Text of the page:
European Union-led nuclear negotiations with Iran resume this weekend in Istanbul. The European Union – on behalf of the five permanent members of the United Nations Security Council plus Germany – has pursued diplomatic talks with Iran for almost eight years, to convince Tehran to resolve suspicions about the peaceful aims of its nuclear programme.
Brussels’ officials are pessimistic about the upcoming talks, disillusioned with Tehran’s past games. Previous negotiations have followed a dead-end pattern of swopping uranium enrichment ultimatums, resulting in zero progress. Suspicious of its past over-ups, the Security Council has demanded that Iran suspend all uranium enrichment. Tehran says it has already reached a twenty percent enrichment threshold, which complies with international rules on civil nuclear power, but is the key to mastering the know-how for weapons-grade uranium.
If Iran acquired a nuclear weapons capability the consequences could be very grave. It would not only question the efficacy of the Nuclear-Non-Proliferation Treaty regime, it might also encourage other major powers in an already-turbulent region, such as Egypt, Turkey and Saudi Arabia, to start weapons-grade nuclear programmes of their own. Worse, an actual Iranian nuclear weapon would probably lead to war. Israeli officials talk openly about pre-emptively bombing suspect plants in Iran, similar to strikes they carried out in Iraq in 1981 and Syria in 2007, since Tehran has previously said that it wanted to ‘wipe Israel off the map’.
The President of the United States, Barack Obama, has said that loose talk of bombing Iran should be constrained. Using military force against Iran would be extremely risky. Most experts agree that airstrikes would only delay Iran’s programme and shore up domestic support for the regime. Israeli bombings could unleash a backlash against the West from Tehran-sponsored Hezbollah, Shiites in Iraq or sympathisers in Afghanistan and elsewhere in the region. And military action in and around the straits of Hormuz would surely drive up the price of oil, choking off the fragile recovery in the global economy.
The diplomatic stalemate on how much uranium Iran can enrich (if any) will be very difficult to overcome. Last September Iranian President Ahmadinejad offered to halt production of uranium enrichment at twenty percent in return for reactor fuel to make medical isotopes. This was rejected outright by France and Israel. Their harsh reaction doesn’t come as a surprise, since the combination of a nuclear capability with a radical ideology is the heart of the problem.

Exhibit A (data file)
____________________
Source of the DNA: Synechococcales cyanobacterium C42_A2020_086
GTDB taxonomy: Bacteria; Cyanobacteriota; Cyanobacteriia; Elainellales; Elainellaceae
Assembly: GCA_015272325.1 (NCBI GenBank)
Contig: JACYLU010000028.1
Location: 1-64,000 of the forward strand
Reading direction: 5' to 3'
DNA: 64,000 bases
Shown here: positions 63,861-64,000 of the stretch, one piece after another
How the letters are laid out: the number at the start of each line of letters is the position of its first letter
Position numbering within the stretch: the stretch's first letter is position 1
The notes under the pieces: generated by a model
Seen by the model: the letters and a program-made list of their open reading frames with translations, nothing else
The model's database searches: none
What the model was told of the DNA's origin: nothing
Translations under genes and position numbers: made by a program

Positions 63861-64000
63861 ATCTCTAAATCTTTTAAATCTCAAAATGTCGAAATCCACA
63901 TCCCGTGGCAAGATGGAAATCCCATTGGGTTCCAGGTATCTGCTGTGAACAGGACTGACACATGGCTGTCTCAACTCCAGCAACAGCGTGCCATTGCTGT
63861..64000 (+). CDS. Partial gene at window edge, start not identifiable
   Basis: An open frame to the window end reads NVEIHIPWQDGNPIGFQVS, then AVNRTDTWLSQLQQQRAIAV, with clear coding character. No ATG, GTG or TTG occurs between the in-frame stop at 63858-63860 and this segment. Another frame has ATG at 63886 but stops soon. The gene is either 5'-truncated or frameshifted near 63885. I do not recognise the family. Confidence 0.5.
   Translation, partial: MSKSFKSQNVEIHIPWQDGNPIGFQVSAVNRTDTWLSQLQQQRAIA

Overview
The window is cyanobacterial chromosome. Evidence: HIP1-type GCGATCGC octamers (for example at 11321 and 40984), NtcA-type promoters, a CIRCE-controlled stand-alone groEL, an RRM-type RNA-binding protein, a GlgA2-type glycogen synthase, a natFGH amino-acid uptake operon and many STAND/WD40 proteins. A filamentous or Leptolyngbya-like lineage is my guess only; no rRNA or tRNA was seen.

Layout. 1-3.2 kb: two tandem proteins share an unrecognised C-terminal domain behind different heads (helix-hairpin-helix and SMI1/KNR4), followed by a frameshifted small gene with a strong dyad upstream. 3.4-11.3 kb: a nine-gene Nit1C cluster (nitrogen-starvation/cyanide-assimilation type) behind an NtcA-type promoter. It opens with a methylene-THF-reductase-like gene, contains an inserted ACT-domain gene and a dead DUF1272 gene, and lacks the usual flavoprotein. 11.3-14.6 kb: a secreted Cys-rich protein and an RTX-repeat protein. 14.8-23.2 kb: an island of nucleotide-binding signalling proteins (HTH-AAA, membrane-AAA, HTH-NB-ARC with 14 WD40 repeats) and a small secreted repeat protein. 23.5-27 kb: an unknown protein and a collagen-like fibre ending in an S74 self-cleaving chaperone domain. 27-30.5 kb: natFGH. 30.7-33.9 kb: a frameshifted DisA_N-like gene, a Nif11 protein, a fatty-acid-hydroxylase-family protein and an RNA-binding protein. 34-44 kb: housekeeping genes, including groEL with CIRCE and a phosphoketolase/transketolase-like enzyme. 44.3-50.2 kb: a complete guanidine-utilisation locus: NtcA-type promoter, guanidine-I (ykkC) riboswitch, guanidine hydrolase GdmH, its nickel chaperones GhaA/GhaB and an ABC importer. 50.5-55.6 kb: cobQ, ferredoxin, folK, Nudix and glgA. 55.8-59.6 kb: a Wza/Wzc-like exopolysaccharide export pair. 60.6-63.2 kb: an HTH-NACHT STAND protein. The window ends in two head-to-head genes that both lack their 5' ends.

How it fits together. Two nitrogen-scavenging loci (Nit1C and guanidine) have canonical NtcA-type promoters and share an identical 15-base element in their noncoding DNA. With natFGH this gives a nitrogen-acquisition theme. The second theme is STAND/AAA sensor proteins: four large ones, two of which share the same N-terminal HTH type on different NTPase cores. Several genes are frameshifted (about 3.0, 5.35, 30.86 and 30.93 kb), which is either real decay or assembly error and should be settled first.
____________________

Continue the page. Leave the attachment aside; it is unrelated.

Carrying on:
If diplomacy is to resolve the Iranian impasse a new formula is needed. Instead of repeating the enrichment merry-go-round, the European Union’s negotiators should take a leaf out of Ronald Reagan’s proverb book. During negotiations with the Soviet Union on the Intermediate-Range Nuclear Forces treaty, signed in 1987, President Reagan repeatedly told Moscow ‘trust but verify’. Similarly, Brussels’ negotiators should propose to Iran that both sides ‘freeze but recognise’.
This formula would require Iran to freeze its uranium enrichment at its current level, but recognise Israel’s existence – at least in an implicit way similar to Arab states like Saudi Arabia and Algeria. In return, the European Union would freeze its upcoming sanctions on Iranian oil (and Israelis would stop talking of military action) but recognise Iran’s right to enrich uranium up to the current level of twenty percent. ‘Freeze but recognise’ will not appeal to all negotiators, not least because Iran would keep its uranium enrichment capacity. And it could not work unless Iran accompanied freezing enrichment with the implementation of the Additional Protocol to the Non-Proliferation Treaty which includes random spot-checks by United Nations-mandated inspectors.
But this formula would give Iran the recognition it craves from the West, and could be a starting point for easing sanctions in return for constructive nuclear cooperation and a radical change in Tehran’s behaviour towards Israel. An Iranian recognition of the reality of Israel would help remove Tel Aviv’s rationale for military strikes (and encourage other recalcitrant governments in the region to re-consider their Israel policies). Such a breakthrough might even signal the start of a new more responsible relationship between the West and Iran, eventually discussing subjects of common interest such as energy and Afghanistan.
The time for such a change is ripe: recent parliamentary elections strengthened the hand of Ayatollah Khamenei and conservatives in Tehran at the expense of Ahmadinejad’s radicals. The pragmatism of business people is strongest amongst the conservative faction, and whilst not democratic-minded, they want better relations with the West for economic reasons. Western sanctions on Iranian oil supplies will start to bite from July, and over time may suffocate Iran’s economy – a prospect many conservatives find more frightening than military action.
There should be no illusions about how difficult negotiations with Iran will be in the coming months, and success is by no means certain. If a new formula can help avoid another war in the Middle East, save the Non-Proliferation Treaty regime, and avoid a huge shock for the fragile global economy, then it is worth trying.
Daniel Keohane is Head of Strategic Affairs at FRIDE and Walter Posch is a Senior Associate at the Stiftung Wissenschaft und Politik.